"Sadly for some of the larger companies, the biggest threats are internal," says Nancy Williams, managing director of social media marketing and online reputation management company, Tiger Two. "It's not malicious stuff, but staff just don't understand how to use these things and there needs to be a process of education."
This will allow brands and their staff to control their own interaction with social media, but brands need to recognise and accept that they won't be able to control what others say about them which is where monitoring comes in. To manage a brand's reputation online you need to monitor chatter, says Reed. "You have to know what is being said about you, where it's being said and who's saying it."
This is something that can be achieved relatively cheaply and easily internally, thanks to Yahoo, Pipes, Google and Boardreader. There are also a growing number of sophisticated paid-for software options that provide more in-depth analysis. Whatever tools are used, monitoring online chatter is a great way of alerting a business to potential problems, believes Daljit Bhurji, managing director of social media consultancy Diffusion PR. "People might be complaining about a particular product, or you might notice a lot of complaints coming from a particular area, or perhaps there are lots of negative comments about a particular store."
Of course monitoring is only half the battle. A negative post needs an appropriate response. Reed suggests the following guidelines: be prompt; consider responding offline; if it's factually incorrect, correct it quickly; and always be courteous. "You'd be surprised how many aren't and it will always come back to haunt you," he says.
US retailer Target knows this all too well. Its response to a female blogger who complained about one of the company's advertisements was a terse "we are unable to respond to your inquiry because Target does not participate with non-traditional media outlets" and ended up in the news pages of the New York Times.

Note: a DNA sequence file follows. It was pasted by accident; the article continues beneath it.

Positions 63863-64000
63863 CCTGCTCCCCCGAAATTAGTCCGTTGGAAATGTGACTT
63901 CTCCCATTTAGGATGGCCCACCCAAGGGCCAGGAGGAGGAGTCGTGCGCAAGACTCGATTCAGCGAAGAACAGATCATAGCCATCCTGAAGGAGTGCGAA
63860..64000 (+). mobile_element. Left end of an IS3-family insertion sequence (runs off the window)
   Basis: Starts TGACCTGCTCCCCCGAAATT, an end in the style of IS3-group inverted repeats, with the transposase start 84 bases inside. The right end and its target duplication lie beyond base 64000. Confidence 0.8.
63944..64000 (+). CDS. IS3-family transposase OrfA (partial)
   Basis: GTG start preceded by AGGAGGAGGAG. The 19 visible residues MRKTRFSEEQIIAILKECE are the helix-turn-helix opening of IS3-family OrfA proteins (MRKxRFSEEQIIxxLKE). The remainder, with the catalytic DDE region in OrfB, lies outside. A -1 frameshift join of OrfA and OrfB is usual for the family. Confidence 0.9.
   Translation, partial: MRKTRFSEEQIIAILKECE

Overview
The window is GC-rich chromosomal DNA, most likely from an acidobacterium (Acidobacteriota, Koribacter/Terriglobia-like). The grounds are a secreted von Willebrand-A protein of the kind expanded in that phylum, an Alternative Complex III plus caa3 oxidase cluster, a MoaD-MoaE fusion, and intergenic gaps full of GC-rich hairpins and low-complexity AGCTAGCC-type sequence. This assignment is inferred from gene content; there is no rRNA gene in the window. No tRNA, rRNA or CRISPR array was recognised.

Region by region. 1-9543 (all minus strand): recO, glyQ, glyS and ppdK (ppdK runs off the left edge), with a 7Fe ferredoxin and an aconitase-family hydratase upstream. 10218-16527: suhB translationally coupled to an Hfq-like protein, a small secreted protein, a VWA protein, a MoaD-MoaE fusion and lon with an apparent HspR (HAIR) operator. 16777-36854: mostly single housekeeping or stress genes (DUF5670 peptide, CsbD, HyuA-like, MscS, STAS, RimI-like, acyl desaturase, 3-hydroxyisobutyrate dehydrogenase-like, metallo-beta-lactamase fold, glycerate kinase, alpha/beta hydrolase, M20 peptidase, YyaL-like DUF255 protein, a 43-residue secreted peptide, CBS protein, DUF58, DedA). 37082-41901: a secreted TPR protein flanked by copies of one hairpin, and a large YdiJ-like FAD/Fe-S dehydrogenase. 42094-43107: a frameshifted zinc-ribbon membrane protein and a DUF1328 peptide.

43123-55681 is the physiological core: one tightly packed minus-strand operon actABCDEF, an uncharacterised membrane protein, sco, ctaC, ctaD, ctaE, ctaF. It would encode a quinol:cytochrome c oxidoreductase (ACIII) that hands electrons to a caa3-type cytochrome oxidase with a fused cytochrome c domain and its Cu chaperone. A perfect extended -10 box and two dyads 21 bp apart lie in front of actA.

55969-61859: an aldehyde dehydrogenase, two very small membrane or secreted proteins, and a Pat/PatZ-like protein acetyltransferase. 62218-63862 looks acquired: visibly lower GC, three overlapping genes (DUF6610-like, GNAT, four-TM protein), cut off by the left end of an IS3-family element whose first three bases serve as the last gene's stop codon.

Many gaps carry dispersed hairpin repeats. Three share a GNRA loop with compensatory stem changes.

Response to criticism should also take into account the forum on which the comment was made. "If it's on a blog no one reads and appears far down on a search index then does it really matter?" says Ged Carroll, director of digital at PR company Ruder Finn. "However, if it's on a blog that's part of a community that's likely to get socialised, that's more important because it can spread."
If the criticism is of the latter type, it's crucial to handle the situation with full transparency. "If you control the problem in a public space on the blog where the original complaint was posted you can create an advocate out of the person who posted the blog, as well as other people who visit the site," explains Williams.
If all else fails, stealth can be used. Search engine rankings are created based on the number of links to a story, explains Giles Palmer, managing director of social media monitoring company Brandwatch, so by creating a response to negative blogs on your own website and linking to it you can drown out the original post.
Tactics like this will inevitably be rolled out more often as companies continue to fall foul of social media. The next few years will be a steep learning curve for many brand makers as they come to terms with the fact that online, they don't own the brand consumers do. By engaging with online communities instead of trying to control them, they can both manage their brand and enhance their reputation in the eyes of millions of potential customers.